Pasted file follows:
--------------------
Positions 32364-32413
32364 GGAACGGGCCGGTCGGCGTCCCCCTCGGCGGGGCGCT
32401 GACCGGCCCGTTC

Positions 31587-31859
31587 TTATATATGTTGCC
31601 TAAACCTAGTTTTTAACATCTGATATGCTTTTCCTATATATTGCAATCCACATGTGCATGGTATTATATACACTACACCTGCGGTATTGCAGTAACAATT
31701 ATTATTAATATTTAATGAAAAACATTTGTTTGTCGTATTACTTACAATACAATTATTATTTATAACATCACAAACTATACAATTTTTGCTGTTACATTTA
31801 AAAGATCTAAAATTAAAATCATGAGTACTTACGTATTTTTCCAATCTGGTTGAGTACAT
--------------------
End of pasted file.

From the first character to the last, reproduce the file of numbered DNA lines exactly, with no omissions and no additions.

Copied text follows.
Positions 32364-32413
32364 GGAACGGGCCGGTCGGCGTCCCCCTCGGCGGGGCGCT
32401 GACCGGCCCGTTC

Positions 31587-31859
31587 TTATATATGTTGCC
31601 TAAACCTAGTTTTTAACATCTGATATGCTTTTCCTATATATTGCAATCCACATGTGCATGGTATTATATACACTACACCTGCGGTATTGCAGTAACAATT
31701 ATTATTAATATTTAATGAAAAACATTTGTTTGTCGTATTACTTACAATACAATTATTATTTATAACATCACAAACTATACAATTTTTGCTGTTACATTTA
31801 AAAGATCTAAAATTAAAATCATGAGTACTTACGTATTTTTCCAATCTGGTTGAGTACAT